03/06/2014 10:58 EST | Updated 05/06/2014 05:59 EDT

Canada Reads crowns Joseph Boyden's The Orenda 2014 winner

After a week of vigorous debate, one novel has triumphed in CBC's annual Canada Reads literary battle: Joseph Boyden's The Orenda, which was defended this week by First Nations journalist Wab Kinew.

Set in the 17th century, Boyden's 2013 historical bestseller explores the tumultuous relationships between indigenous groups and settlers in the days before the formation of Canada. It was a contender for the Governor General's Award and longlisted for the Giller Prize.

"I’m shaking. I’m in Thunder Bay and I’m shaking not because of the cold," Boyden said via telephone, immediately after his novel was announced as the 2014 winner.

"What an amazing group of writers to be surrounded by and the panellists were all amazing," he declared.

Earlier this week, philanthropist and panellist Stephen Lewis vigorously debated the novel's graphic depiction of torture with Kinew.

Boyden admitted that he had listened to the debates all week and that hearing criticism of his book, "at times it was painful for sure, but we’re all writers. We all have to take that once in awhile."

He also noted that he had started a Twitter hashtag for his champion Kinew: #WabKinewforPrimeMinister.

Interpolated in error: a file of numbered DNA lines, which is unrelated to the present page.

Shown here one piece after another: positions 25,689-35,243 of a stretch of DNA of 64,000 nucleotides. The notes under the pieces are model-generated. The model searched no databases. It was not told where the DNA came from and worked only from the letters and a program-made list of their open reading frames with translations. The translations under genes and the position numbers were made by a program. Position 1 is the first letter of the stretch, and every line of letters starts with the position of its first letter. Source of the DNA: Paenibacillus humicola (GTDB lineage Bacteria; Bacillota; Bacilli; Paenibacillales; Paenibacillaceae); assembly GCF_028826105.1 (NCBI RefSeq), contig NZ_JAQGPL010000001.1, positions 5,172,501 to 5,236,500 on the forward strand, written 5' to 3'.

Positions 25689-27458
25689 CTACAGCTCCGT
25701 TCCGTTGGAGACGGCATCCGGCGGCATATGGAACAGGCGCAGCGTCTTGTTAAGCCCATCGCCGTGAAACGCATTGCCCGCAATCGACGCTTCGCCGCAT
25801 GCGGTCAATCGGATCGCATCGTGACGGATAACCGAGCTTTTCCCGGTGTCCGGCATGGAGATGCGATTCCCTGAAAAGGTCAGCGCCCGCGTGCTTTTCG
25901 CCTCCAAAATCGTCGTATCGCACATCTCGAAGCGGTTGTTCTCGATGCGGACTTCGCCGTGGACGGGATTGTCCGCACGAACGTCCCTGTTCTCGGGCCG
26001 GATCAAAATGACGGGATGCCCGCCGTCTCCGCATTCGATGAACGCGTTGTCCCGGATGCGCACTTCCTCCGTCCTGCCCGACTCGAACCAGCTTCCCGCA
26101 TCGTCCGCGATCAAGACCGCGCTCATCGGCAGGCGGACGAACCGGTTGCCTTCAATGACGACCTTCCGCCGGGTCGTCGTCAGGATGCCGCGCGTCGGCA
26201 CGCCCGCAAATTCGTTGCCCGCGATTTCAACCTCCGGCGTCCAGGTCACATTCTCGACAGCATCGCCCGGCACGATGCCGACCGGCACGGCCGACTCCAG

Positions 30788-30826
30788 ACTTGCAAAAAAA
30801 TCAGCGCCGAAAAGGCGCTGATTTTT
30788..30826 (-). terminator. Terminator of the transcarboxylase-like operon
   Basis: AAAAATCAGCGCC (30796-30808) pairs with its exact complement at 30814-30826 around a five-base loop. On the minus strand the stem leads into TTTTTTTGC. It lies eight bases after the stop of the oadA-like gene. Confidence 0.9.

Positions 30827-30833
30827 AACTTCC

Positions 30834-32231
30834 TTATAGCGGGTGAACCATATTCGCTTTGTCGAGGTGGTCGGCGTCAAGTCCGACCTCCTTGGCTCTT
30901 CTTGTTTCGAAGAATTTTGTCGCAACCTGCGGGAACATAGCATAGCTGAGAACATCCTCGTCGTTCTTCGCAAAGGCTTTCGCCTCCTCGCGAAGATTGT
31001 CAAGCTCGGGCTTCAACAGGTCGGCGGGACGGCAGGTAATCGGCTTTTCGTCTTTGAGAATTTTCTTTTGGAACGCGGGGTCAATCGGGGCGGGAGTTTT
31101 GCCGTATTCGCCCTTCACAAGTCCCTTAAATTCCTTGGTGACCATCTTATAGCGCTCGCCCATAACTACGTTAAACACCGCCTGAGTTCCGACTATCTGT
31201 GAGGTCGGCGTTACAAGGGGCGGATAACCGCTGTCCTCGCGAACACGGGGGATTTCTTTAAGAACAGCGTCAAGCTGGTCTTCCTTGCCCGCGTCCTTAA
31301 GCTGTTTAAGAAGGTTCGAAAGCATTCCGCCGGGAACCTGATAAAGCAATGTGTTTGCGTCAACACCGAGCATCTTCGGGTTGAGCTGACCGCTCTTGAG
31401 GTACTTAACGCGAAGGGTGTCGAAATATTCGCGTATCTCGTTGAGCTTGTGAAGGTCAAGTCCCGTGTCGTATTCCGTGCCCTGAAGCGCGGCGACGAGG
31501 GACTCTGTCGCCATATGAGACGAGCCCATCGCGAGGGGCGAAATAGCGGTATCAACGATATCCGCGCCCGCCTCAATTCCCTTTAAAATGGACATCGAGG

"This [book] is for the people," Kinew said. "It's not just lessons on being a good Indian, but lessons on how to be a good human being in here."

The Orenda won over Rawi Hage's Cockroach, which was defended this week by writer, comedian and The Daily Show correspondent Samantha Bee.

The contemporary, darkly humorous 2008 novel explores the alienation of a nameless immigrant in Montreal struggling with depression and the underbelly of the immigrant experience in Canada. The book was shortlisted for the Giller Prize, the Governor General's Literary Award and the Rogers Writers' Trust Fiction Prize.

The usually humorous Bee grew emotional in her final defence of Cockroach, arguing that its exploration of the dark side of the immigrant experience was imperative given areas of turmoil around the world today, like Syria.

The other contenders eliminated earlier this week, and their respective champions, were:

- Margaret Atwood's The Year of the Flood, defended by Lewis.

- Esi Edugyan's Half-Blood Blues, defended by Olympic gold medallist Donovan Bailey.

- Kathleen Winter's Annabel, defended by actor Sarah Gadon.

The novels selected this year were chosen in accordance with the 2014 theme: what is the one novel that could change Canada?

The goal was to find a book that could change the hearts, minds and lives of readers across the nation, with the ultimate goal of inspiring social change.